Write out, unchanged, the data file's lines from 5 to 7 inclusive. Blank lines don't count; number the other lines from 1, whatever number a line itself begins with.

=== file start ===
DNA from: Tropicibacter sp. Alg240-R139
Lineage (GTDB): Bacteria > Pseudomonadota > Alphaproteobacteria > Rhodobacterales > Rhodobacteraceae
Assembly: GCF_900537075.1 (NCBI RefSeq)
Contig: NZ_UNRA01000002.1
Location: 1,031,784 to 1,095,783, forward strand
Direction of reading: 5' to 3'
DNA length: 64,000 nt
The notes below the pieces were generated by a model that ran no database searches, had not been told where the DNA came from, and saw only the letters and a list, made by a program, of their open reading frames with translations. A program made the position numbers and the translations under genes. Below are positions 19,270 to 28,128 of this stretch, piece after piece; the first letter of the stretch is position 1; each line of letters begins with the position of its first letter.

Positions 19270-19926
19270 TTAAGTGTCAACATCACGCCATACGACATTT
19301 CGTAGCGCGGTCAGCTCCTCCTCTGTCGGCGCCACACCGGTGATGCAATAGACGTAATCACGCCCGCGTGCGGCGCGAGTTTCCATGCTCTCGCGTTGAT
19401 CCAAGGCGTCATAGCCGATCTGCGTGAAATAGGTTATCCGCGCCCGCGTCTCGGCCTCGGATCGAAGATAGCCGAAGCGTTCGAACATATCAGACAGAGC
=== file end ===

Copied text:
Location: 1,031,784 to 1,095,783, forward strand
Direction of reading: 5' to 3'
DNA length: 64,000 nt